3) Sure, investors in the Valley are more willing to invest in ideas that may not be financially sound yet. But it’s very easy to forget one of the sole purposes of running a business, which is to make money! Most investors in Asia want to know what are their returns before investing in your startup, and therefore this notion that you can keep getting funded until you figure out the best way to monetise, just doesn’t work in Asia, and that may be a good thing.

Entrepreneurs who build businesses with the hopes of getting acquired run a huge risk of not focusing on a solid long term strategy, and if you don’t get acquired, you’re probably left with a business that cannot sustain itself over time.


The most important lesson from MaGIC e@Stanford that helped me build a long term business strategy

It’s very exciting, starting a business that has the potential to disrupt the market. And when I first started building Wobb, and got great feedback from companies who wanted to be featured on the site, I had a strong belief that this was going to be one of those products.

The problem is, many startup founders have never actually been entrepreneurs before, so most people just try to figure it out as they go along. But there are realities out there that startups can anticipate and think about if they truly want the business to sustain, grow and ultimately be profitable in the long term.

And as a new startup founder, there was one particular lesson that I learned from the Stanford program that was immensely useful for me to see that future.

“Crossing the chasm”

crossing the chasm

Startups get really excited when they land their first few clients. You feel validated that there are people that will pay to use your product, and therefore you’re ready to take over the world!

In order to slap me out of this delusion, I was lucky that Geoffrey Moore, theĀ  bestselling author of “Crossing the Chasm”, spoke at one of the sessions. And while he was explaining the different stages of the Technology Adoption Lifecycle, I realised that having early adopters is simply not enough if I’m going to be able to build a long term business.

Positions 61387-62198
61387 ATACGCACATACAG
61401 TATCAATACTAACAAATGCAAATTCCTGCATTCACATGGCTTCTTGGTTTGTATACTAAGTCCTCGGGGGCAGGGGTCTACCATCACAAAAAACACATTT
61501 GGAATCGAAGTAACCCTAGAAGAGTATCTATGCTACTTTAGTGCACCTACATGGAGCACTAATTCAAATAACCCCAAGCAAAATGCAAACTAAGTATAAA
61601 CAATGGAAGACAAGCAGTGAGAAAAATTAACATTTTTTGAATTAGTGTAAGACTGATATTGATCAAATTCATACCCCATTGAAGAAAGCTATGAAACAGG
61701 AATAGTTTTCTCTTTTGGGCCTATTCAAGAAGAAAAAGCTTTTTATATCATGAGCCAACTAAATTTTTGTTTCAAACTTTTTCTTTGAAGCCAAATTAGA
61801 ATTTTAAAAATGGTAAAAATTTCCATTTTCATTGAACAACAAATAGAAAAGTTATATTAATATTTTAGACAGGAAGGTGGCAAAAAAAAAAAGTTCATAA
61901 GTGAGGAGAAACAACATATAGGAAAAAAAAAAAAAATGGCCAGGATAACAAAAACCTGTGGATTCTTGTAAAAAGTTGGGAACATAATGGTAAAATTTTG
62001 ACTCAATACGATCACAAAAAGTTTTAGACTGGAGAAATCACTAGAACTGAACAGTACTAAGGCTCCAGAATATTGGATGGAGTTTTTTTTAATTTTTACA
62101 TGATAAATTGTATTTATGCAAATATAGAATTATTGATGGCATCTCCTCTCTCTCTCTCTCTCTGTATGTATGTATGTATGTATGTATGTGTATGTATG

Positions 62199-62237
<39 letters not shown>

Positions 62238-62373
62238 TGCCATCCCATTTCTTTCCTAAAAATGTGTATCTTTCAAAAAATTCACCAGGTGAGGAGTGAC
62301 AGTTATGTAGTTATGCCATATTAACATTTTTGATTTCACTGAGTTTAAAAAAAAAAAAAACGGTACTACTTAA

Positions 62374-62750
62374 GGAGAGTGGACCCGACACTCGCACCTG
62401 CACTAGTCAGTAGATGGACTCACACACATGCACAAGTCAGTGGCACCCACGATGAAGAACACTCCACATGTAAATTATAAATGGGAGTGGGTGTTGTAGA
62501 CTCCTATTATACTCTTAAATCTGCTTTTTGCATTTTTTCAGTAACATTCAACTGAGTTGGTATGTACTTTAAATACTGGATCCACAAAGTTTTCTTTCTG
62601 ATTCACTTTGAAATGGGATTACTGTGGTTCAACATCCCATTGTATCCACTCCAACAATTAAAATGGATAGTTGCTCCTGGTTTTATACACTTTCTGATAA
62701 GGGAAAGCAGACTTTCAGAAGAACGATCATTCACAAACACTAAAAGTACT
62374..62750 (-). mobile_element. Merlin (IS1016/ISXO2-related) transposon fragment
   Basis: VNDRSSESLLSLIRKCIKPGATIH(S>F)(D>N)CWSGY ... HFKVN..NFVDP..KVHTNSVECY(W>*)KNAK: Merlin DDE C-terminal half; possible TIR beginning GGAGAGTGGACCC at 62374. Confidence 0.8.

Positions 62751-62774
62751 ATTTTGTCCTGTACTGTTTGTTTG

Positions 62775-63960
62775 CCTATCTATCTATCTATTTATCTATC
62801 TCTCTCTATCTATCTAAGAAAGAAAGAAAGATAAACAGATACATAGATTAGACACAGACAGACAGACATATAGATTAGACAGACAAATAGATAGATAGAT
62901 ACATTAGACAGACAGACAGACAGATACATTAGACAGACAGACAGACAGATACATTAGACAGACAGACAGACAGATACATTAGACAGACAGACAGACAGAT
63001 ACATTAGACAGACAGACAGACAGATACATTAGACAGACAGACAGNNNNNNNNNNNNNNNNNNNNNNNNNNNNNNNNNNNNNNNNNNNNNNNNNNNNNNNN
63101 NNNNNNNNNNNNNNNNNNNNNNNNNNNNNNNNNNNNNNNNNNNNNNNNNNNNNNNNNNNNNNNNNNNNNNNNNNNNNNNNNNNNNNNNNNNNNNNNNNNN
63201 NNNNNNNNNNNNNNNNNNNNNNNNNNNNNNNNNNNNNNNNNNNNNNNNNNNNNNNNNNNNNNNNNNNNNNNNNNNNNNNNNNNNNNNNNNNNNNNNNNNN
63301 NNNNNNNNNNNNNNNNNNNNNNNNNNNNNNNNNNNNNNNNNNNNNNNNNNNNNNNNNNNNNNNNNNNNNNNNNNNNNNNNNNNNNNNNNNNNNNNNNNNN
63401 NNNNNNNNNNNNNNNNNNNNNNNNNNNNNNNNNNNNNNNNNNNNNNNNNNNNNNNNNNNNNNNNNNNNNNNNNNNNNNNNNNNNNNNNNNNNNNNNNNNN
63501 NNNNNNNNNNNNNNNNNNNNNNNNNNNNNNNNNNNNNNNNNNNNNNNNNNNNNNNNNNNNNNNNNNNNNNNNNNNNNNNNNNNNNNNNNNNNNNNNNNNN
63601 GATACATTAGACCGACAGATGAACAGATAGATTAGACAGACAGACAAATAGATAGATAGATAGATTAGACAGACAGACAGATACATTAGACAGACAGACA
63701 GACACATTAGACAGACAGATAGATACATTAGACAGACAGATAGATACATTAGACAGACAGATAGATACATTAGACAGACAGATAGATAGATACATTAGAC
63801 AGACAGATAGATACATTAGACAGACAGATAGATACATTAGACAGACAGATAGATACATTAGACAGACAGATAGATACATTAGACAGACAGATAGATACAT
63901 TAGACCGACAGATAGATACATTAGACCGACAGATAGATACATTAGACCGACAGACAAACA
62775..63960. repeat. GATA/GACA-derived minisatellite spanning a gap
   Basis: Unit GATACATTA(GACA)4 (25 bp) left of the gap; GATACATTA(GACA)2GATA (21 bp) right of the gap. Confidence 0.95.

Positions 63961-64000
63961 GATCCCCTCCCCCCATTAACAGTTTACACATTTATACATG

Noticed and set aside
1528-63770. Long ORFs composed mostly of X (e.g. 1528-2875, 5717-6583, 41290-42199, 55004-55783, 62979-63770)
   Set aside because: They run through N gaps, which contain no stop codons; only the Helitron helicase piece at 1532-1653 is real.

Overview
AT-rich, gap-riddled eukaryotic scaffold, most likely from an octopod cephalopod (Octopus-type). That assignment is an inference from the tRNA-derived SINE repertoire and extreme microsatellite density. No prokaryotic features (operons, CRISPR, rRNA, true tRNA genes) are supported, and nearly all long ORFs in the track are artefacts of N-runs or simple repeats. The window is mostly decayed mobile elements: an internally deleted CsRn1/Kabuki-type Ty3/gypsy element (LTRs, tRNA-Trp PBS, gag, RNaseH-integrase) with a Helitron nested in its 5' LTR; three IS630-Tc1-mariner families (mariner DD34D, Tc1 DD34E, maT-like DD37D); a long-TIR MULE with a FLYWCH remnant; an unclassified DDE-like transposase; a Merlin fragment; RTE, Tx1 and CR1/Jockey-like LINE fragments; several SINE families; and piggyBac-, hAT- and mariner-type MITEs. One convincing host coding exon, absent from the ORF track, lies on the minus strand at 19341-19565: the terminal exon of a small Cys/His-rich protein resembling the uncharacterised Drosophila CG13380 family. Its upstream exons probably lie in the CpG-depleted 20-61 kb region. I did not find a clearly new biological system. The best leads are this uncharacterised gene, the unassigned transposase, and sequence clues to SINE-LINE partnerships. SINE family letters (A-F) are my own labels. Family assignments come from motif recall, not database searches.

Innovators and Early Adopters are much more open to try out new things, so the real win happens when you actually start landing the Early Majority, which perhaps are more established businesses, closer to the mainstream, but still willing to try new things. It’s when you are able to “cross the chasm”, land enough early majority companies, that you suddenly realise that you are no longer pushing, it’s the demand from the market that’s pulling you into a hurricane. This is where you will experience significant growth in the business.

Startups that hang around the early adopter stage are destined to always have low levels of revenues, until they ultimately die out or are replaced by new technologies.

And if you are lucky enough to gain that Early Majority, you will start to get the attention of the more established competitors that you are trying to disrupt, and they may even try to neutralise you by copying some of your technology. So the question is, are you also differentiating enough to prevent that from happening?

During one of the other sessions, the phrase “Go big or go home” was used to tell us that there is big danger when a business tells you they only need to capture 1% of the market to be a profitable and successful business. Because the next question that comes to mind will be, “Who has the 99%?”, and ultimately that’s the business that will render you irrelevant.

“Go big or go home”.